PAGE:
Grape Day is celebrated in numerous California counties each year, kind of an early kick-off to a new season and a look both backward (at what was done right) and forward (at best management practices to ensure crop success).
Growers in Lodi celebrated their 68th get-together recently, sharing the latest information and thinking around grapes — culture through harvest — discussing things like forensic viticulture and keeping vineyards safer from pests and diseases along with irrigation technologies and measures to reduce pesticide contamination.
The University of California sponsored its UC Davis Grape Day 2020 with experts speaking to their subjects of expertise.
George Zhuang, Viticulture Farm Advisor for the University of California Cooperative Extension (Fresno County), appeared more than once at the podium to speak to the Impact of Mechanical Leaf Removal Timing and Applied Water Amounts and the Cropping of Newly-Planted Grapevines in Warm Regions.
“Mechanical leafing at bloom and berry set, either on one or both sides of the canopy, doesn’t affect final yield,” he told his audience. “Leafing, at either stage, improves the anthocyanins accumulation during ripening and increases harvest berry anthocyanins. Light exposure resulting from bloom leafing only lasts for a couple of weeks and such a short period of light exposure is enough to increase the accumulation during ripening and at harvest. Overexposure from berry set leafing might promote anthocyanins degradation at the end of ripening.”
In discussing liquid nourishment, he noted: “Water deficit during Stage 1 cell growth (berry set to veraison) reduces berry size and ultimate yield with decline of size and yield dependent on the severity of water deficit during that stage. A deficit also increases harvest berry anthocyanins resulting in a high skin and pulp ratio associated with small berry size.”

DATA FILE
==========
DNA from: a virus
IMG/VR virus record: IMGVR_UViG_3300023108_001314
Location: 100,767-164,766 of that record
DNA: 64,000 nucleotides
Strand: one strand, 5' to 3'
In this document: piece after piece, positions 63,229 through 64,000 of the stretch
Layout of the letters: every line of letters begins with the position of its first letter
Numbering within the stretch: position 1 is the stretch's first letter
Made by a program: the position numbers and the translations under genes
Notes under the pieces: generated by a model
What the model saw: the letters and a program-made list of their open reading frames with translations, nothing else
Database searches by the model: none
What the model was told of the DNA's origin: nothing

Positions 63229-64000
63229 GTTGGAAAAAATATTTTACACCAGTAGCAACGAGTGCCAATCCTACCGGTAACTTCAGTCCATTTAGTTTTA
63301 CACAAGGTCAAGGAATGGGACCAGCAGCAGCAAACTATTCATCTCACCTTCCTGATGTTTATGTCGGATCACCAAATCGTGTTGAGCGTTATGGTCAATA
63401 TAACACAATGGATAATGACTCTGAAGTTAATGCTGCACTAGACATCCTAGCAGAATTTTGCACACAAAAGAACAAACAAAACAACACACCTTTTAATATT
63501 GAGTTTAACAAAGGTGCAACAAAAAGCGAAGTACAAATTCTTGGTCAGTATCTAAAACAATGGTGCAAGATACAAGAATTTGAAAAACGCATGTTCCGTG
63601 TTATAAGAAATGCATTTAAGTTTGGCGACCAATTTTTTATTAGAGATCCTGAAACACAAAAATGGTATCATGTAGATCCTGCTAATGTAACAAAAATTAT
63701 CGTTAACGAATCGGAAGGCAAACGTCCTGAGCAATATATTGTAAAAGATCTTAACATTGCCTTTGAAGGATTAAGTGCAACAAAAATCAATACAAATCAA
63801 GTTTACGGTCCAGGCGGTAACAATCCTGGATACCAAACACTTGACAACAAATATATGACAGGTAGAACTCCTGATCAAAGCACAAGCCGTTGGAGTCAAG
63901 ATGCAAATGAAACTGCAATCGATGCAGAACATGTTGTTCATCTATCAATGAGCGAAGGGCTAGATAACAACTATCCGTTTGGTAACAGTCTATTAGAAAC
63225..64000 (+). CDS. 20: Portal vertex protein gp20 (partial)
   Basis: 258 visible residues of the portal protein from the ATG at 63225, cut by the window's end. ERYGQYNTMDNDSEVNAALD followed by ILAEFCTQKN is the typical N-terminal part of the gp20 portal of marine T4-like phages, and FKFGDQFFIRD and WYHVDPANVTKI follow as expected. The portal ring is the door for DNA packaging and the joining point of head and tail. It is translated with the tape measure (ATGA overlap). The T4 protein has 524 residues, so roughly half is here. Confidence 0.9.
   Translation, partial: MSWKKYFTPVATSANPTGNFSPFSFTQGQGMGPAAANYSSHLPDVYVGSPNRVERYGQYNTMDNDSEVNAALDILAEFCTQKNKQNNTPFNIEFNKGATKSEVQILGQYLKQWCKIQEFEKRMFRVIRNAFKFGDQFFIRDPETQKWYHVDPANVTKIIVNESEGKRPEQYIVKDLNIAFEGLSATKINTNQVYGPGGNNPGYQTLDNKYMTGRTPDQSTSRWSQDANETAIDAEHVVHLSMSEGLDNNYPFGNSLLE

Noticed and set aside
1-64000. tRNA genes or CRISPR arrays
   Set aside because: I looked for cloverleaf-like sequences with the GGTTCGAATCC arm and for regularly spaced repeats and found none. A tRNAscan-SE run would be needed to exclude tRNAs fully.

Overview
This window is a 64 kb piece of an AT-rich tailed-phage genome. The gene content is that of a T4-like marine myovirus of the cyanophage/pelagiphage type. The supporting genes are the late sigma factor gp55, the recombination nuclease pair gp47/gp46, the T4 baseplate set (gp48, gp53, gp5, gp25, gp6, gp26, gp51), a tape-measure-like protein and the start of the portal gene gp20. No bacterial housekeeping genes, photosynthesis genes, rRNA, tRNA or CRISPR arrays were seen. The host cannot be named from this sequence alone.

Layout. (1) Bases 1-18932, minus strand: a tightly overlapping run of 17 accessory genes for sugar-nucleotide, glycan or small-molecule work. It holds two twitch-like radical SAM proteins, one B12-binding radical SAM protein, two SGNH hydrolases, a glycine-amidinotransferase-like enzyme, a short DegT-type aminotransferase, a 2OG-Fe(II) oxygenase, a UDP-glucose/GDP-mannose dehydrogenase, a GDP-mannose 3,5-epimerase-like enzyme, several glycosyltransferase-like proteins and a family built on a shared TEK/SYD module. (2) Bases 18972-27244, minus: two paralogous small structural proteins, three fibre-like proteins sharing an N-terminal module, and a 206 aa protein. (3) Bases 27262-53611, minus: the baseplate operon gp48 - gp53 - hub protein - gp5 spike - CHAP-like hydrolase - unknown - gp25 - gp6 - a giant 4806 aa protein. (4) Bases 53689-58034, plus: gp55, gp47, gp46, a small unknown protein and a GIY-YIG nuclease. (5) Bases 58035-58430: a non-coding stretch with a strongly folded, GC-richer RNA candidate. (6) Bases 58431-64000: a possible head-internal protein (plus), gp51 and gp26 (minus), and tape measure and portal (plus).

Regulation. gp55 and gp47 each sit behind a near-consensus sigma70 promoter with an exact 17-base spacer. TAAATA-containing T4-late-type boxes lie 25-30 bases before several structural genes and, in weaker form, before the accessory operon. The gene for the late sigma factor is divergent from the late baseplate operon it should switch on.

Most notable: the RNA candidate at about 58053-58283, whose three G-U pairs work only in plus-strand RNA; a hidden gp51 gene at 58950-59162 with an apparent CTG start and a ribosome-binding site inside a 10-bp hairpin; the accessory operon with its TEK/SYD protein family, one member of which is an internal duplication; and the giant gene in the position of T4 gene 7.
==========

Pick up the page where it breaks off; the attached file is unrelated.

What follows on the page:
His take-home message involving warm region cropping of newly-planted grapevines spoke to the issue of overcropping where he noted: “Overcropping (greater than 15 on the Ravaz Index) reduces yield in the following season because it lowers the bud fruitfulness. It also seems to restrict carbon supply for bud inflorescence initiation under the high source-sink competition.” Zhuang also recommended to his audience that certain forms of crop thinning, like shoot thinning, were recommended in order to alleviate alternate bearing.
His crop thinning experiments involved different severities of cluster thinning applied on the second leaf of pinot gris trained under quadrilateral cordons that were spur-pruned. After following them for four years to understand potential carry-over effects from early yielding, he reported, “Pino gris tends to be alternate bearing under that system in warm climates.”
Also speaking at that event was fellow UCCE viticulturist Kaan Kurtural, who focuses on climate change in his lab at the UC, Davis Experimental Vineyard in Oakville.
He noted, “Commercial success of a viticultural region is based on a delicate balance between climate, cultivar, and rootstock selection combined with adequate market demand (and) by the middle of this century, climatic conditions are expected to change to potentially affect key physiological and production parameters.”
Kurtural’s calculations show an increase in CO2 and other greenhouse effect gasses which will further increase our temperatures — along with extreme weather events such as heat waves — increasing risks for grapevines because higher temperatures are associated with higher rates of evaporation of water from surfaces.
“Most regions where grapes are grown are forecasted to experience a reduction in cloud cover and rainfall,” he predicted, advocating changes like innovative mechanized trellis systems for coastal viticulture; greater focus on the resiliency of Cabernet clone and rootstock combinations; implementation of low-maintenance cover cropping and no-till systems, and consideration of spectral solar radiation filtration and precipitation exclusion in coastal vineyards.
For more news on pests, disease management and other issues affecting vineyards, subscribe to the bi-monthly newsletter The Grape Line.